Vanity of vanities, all is vanity.
             —Ecclesiastes 1:2

Solomon is the perfect portrait of opulence. He had it all. In a single sentence, he summarized it: “I denied myself nothing my eyes desired; I refused my heart no pleasure” (Eccl 2:10).

Even so, he came up empty: “Vanity of vanities, all is vanity,” he said. Webster defines vanity as “something that is vain, empty, or valueless.” Some versions translate “vanity” as “meaningless” or “futile.”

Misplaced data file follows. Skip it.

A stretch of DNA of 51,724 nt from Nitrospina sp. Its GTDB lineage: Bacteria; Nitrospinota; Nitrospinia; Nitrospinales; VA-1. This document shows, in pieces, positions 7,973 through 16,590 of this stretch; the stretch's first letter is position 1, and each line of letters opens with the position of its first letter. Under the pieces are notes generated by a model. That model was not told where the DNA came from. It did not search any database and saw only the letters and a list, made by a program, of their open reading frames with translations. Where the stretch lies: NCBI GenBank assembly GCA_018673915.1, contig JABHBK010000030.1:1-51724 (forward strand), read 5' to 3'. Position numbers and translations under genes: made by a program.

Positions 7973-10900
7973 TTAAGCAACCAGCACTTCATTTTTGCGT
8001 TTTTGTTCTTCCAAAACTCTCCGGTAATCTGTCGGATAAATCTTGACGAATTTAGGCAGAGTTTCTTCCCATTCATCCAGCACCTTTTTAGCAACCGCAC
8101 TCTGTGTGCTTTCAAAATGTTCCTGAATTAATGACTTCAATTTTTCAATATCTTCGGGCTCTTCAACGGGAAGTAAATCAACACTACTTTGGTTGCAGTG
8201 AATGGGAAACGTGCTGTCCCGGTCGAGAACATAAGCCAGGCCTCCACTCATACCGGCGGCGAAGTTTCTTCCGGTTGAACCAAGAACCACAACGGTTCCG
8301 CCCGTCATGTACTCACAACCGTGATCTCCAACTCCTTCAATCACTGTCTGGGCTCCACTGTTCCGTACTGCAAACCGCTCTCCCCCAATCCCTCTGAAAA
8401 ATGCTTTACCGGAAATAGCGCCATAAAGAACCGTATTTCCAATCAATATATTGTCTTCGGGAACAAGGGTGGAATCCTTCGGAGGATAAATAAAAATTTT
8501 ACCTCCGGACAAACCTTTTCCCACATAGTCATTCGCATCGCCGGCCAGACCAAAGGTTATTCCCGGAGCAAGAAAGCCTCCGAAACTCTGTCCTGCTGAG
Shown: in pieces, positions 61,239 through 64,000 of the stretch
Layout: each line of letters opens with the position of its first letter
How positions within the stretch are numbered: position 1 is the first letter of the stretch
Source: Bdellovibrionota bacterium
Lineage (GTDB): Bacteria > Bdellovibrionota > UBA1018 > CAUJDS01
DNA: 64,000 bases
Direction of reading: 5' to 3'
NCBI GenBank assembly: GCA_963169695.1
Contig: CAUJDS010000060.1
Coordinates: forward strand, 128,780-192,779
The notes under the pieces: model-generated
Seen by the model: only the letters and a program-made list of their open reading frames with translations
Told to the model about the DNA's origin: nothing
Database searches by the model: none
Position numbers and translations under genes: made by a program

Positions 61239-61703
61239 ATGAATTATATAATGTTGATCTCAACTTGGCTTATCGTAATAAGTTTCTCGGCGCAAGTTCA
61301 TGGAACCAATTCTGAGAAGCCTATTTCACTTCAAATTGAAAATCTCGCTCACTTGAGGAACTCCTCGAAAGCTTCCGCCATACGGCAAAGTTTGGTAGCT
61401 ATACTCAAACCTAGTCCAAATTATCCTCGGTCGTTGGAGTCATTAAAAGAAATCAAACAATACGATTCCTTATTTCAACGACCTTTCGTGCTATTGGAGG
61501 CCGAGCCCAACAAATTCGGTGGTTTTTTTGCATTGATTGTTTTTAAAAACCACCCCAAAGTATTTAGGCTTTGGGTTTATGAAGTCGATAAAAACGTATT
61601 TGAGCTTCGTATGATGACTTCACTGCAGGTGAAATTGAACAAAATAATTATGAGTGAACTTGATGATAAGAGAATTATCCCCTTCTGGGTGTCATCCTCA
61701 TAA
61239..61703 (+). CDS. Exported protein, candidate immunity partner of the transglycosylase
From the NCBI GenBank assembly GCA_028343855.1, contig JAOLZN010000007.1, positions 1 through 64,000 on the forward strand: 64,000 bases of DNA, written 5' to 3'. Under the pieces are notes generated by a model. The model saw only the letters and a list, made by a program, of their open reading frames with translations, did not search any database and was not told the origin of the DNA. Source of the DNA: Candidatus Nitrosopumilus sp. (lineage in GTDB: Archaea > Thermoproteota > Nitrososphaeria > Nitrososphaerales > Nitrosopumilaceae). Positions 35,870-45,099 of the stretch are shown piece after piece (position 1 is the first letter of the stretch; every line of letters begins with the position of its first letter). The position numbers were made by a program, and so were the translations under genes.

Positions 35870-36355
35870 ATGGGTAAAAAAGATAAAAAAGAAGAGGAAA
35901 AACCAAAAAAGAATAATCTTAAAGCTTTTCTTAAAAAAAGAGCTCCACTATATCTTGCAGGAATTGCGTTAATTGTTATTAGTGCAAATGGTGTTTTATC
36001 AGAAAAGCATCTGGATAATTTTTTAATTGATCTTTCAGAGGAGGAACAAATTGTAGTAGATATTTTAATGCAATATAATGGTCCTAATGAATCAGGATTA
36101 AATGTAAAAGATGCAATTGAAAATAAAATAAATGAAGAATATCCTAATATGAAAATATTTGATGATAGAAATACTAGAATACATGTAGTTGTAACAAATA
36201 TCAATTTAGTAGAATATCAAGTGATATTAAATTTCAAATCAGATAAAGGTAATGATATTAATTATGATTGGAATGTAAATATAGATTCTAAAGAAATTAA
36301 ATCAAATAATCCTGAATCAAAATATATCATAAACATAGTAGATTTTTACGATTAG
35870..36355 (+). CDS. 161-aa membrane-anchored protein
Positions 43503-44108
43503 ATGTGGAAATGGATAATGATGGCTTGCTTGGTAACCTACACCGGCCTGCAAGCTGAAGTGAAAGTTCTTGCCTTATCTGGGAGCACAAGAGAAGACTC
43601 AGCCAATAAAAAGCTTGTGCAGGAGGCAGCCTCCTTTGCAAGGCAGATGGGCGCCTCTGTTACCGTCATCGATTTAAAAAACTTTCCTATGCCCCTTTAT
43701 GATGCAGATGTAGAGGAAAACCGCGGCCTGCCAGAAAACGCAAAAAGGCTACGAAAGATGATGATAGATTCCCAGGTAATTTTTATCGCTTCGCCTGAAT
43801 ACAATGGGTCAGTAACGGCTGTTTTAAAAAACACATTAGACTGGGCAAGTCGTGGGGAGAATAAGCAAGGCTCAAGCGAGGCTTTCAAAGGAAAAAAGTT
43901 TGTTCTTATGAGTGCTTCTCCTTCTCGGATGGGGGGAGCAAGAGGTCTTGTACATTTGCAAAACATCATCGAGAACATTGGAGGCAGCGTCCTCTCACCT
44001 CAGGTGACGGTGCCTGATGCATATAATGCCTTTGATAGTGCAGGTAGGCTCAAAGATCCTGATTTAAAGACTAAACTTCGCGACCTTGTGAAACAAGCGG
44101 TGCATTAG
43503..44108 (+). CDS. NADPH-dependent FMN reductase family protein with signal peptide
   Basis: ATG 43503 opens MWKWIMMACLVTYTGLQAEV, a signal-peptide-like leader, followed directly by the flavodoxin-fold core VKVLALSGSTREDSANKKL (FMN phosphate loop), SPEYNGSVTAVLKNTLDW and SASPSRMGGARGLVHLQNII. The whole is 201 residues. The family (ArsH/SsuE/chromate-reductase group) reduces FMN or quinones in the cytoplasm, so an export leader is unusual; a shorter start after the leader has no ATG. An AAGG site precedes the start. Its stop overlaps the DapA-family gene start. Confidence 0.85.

It is futile to set one’s hope on the uncertainty of wealth (1 Tm 6:7–10, 17).

It is futile to seek honor and position above others (Mk 10:35–45).

It is futile to gratify the desires of the sinful nature, which culminate in eternal destruction (Gal 5:16–17, 19–21).

It is futile to wish to live long while being careless about living well (Ps 90:10–12).

Vanity is self-deceptive and self-destructive.

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